Media week: UO scholars in the news during the past week

Newspapers stacked on a laptop

UO researchers and scholars were recently featured in stories about archaeology, urban academic centers, 17th century tapestries and many more areas of faculty expertise.

Research by Dennis Jenkins, an archaeologist at the UO’s Museum of Natural and Cultural History, earned global media attention. Jenkins’ paper on ancient bedbugs was covered in ABC News, Yahoo! News and

Here are some other places where UO researchers were mentioned in the media:

  • UO President Michael Schill mentioned the Knight Campus in an interview with The New York Times about elite universities building innovation hubs in large cities.
  • James G. Harper, an associate professor of art history at the UO, was also interviewed by The New York Times. In A ‘Triumphant Return’ for 17th-Century Tapestries, Harper discussed his work on restoring old tapestries. A similar story ran in the New York Daily News.
  • UO geography professor Amy Lobben talked about how wayfinding plays a role in human evolution in Time magazine.
  • UO marketing professor Troy Campbell co-authored a piece for Scientific American about people’s relationships to science and misconceptions of science denial.
  • UO Vice President for Equity and Inclusion Yvette Alex-Assensoh wrote a piece for Inside Higher Ed about the challenges many women of color face in higher education.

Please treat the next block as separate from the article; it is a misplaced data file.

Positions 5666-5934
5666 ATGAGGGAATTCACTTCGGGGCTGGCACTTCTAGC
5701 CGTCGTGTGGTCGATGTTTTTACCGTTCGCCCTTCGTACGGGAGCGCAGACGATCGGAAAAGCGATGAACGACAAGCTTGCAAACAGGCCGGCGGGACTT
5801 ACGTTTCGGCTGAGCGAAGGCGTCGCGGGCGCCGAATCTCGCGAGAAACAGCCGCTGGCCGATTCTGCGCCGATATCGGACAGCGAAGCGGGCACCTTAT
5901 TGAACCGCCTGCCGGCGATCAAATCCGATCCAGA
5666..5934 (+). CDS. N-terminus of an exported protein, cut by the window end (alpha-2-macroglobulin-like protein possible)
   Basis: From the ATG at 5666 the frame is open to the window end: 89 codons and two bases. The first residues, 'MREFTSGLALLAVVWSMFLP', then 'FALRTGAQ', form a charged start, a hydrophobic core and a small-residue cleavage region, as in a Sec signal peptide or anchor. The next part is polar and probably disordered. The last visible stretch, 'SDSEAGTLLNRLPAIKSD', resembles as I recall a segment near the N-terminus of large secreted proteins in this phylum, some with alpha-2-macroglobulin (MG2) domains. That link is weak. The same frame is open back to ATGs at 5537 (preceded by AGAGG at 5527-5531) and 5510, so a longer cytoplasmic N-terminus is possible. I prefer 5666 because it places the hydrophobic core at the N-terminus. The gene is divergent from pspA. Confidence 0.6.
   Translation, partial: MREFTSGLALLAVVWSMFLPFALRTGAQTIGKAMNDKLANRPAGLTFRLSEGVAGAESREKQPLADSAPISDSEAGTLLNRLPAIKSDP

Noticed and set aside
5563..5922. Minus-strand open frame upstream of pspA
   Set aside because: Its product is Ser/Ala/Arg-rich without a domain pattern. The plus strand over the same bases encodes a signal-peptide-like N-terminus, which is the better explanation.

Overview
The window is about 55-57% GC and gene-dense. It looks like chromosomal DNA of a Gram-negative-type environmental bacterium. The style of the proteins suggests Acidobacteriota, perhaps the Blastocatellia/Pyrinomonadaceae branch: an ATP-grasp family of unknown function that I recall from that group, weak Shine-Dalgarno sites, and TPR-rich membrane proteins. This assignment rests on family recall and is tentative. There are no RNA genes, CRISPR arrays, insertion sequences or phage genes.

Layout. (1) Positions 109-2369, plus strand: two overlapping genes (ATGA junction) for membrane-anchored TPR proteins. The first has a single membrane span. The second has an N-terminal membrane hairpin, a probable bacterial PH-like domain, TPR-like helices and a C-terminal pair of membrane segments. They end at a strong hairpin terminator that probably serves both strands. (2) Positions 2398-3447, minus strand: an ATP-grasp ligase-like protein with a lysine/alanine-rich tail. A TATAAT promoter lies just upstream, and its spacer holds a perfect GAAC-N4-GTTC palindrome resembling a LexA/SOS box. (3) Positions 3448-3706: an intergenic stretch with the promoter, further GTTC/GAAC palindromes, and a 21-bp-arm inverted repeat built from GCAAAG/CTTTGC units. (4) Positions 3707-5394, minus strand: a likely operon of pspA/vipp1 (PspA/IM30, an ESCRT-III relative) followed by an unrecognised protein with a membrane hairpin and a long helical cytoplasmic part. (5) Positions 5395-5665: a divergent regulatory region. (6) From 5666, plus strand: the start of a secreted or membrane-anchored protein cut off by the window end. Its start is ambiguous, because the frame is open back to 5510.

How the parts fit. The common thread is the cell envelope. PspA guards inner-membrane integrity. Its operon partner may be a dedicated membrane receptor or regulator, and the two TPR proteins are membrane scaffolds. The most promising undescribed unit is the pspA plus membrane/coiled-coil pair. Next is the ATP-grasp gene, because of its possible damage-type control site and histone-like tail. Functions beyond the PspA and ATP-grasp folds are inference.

• Phil Scher, an anthropologist at the UO, was interviewed for National Geographic’s series called Weird Animal Questions of the Week.
  • National Public Radio’s Marketplace program interviewed UO law professor Liz Tippett about workplace harassment
  • Craig Kauffman, a political science professor at the UO, talked to the Christian Science Monitor about rights of nature laws. The interview was in response to an Indian court ruling that granted legal personhood to the Ganges and Yamuna rivers. The story also appeared in Business Insider.
  • C.J. Pascoe, a professor of sociology, was interviewed by USA Today about masculinity.
  • Alisa Freedman, a professor of Japanese literature and film, was interviewed by Vox for a story called “How Gudetama, a lazy egg yolk with a butt, became an unstoppable cultural phenomenon.”

Around the O would like to know when members of the UO faculty, staff or students are interviewed by media or have written for publications based on their role at the UO. If you or a colleague have been in the news please send an email to